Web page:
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Fish vets now have the option of a DNA vaccine in Norway. Stock Photo: Salmon Expert.
Fish vets now have the option of a DNA vaccine in Norway. Stock Photo: Salmon Expert.

The Norwegian Medicines Agency (NoMA) has given a grudging green light to the pancreas disease vaccine Clynav, which will become the first DNA animal vaccine to be used in Europe.

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But the agency recommends that Clynav shouldn’t be in general use until there is sufficient clinical evidence on safety and efficacy.

“We were against the approval of the new vaccine, because we believe it does not have sufficient clinical evidence,” said NoMA veterinarian and senior advisor Hanne Bergendahl.

The vaccine was approved for European use by the European Commission last month. NoMA then had 30 days to provide the manufacturer, Elanco, with Norwegian marketing approval, which it has now done.

Limited laboratory studies

In a statement NoMA said: “Clinical safety and efficacy has been studied only in some limited laboratory studies and there are no field trials with this vaccine. It therefore also lacks field data on efficacy and safety in combination with other vaccines that are required to use for salmon in Norway.

“Pancreas disease is one of the most serious diseases in Norwegian salmon farming, both [in terms of] animal welfare and economic [impact]. NoMA therefore believes that the vaccine should not be taken into general use until you have results from controlled field trials.”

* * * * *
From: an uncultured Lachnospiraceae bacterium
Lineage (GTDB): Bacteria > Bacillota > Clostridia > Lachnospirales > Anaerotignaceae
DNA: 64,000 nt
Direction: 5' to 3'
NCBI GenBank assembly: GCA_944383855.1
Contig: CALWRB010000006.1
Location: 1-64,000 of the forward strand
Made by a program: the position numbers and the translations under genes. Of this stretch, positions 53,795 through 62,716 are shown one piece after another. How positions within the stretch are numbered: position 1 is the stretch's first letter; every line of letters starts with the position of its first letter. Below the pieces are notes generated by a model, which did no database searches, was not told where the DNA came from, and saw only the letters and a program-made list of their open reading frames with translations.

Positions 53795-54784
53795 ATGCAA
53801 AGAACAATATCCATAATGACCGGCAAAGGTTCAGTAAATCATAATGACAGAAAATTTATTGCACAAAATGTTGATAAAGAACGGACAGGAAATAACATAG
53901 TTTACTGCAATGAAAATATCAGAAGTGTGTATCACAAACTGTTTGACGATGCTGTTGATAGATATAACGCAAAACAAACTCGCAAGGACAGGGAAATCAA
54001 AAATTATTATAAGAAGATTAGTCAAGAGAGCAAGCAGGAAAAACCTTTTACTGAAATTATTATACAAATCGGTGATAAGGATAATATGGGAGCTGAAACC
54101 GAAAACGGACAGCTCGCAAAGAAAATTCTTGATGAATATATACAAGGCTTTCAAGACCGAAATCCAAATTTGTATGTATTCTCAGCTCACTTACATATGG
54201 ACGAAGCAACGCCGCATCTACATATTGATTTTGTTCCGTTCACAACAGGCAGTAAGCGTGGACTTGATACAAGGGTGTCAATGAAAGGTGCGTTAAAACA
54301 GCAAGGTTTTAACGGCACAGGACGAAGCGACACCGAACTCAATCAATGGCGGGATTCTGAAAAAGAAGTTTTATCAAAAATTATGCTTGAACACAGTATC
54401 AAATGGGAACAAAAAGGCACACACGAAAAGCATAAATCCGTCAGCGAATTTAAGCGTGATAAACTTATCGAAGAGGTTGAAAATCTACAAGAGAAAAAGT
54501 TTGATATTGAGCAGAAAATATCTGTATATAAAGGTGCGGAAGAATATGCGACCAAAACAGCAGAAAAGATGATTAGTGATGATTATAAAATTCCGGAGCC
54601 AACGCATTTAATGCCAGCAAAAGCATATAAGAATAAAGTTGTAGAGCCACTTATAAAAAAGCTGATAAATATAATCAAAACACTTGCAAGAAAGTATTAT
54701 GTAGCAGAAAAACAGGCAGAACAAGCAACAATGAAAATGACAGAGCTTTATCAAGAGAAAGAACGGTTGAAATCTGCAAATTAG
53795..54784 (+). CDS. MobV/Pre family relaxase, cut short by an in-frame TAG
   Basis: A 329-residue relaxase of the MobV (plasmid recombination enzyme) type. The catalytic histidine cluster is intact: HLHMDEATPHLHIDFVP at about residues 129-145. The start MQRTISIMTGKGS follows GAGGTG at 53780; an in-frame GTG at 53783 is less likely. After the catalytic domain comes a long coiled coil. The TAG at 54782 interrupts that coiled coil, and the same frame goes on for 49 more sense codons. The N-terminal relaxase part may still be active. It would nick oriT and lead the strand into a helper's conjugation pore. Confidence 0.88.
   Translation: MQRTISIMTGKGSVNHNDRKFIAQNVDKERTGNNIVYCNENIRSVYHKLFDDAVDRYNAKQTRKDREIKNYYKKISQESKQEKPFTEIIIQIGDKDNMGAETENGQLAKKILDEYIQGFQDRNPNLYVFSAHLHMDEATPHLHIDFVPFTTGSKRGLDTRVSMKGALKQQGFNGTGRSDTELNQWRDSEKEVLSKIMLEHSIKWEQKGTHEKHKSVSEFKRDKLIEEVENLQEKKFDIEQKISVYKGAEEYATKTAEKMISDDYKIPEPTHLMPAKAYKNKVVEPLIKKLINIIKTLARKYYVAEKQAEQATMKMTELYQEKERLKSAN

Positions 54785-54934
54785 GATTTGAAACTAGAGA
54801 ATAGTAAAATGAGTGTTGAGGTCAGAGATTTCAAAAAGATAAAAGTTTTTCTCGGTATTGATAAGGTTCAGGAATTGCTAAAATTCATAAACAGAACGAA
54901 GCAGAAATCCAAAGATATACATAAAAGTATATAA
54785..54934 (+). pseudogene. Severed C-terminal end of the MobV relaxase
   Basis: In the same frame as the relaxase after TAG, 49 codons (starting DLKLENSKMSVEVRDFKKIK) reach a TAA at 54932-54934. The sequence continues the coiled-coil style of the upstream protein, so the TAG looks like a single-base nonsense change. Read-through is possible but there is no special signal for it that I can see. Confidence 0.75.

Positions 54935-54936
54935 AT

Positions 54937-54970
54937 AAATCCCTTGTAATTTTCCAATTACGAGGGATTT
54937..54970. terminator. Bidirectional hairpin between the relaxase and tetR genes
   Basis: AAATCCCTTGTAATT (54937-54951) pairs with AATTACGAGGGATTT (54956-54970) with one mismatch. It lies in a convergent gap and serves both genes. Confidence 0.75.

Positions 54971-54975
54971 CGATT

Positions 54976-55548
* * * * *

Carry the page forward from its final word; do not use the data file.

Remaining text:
“Laboratory studies that have been made cannot replace field studies,” said Bergengahl. “Since this is the first DNA vaccine in Europe, we cannot refer to previous field experience. For such a serious disease such as pancreas disease it is very important that we are confident that the vaccine provides sufficiently effective and long-lasting protection that is clinically relevant, and that it is safe for fish.”

Fish vet toolbox

NoMA points out that the vaccine has been approved for use against pancreatic disease in salmon caused by salmonid alphavirus subtype 3 (SAV 3), a virus variant only present in Norway, and that in practice, therefore, the vaccine is only relevant for the Norwegian market.

SAV 1, 4, 5 and 6 are found in salmon in Scotland, with SAV 1 being the biggest problem.

But that doesn’t mean Clynav, or a variant of the current drug, couldn’t be useful.

When the EC approved Clynav, Ronnie Soutar, president of the Fish Veterinary Society and head of fish health and welfare at fish vaccination specialists Aqualife Services, said it would be “an addition to the tools in the fish vet toolbox” and could open the door to more DNA and RNA vaccines.

He said at the time: “I think the cross-protection issue – will SAV 3 vaccine protect against other strains – is one we will be looking to Elanco for answers to in the near future.”

He pointed out that Clynav was the first DNA vaccine for any species to gain approval, adding: “We would certainly hope that this heralds a new generation of DNA and RNA vaccines, as they have been successfully used against other viruses in North America.”

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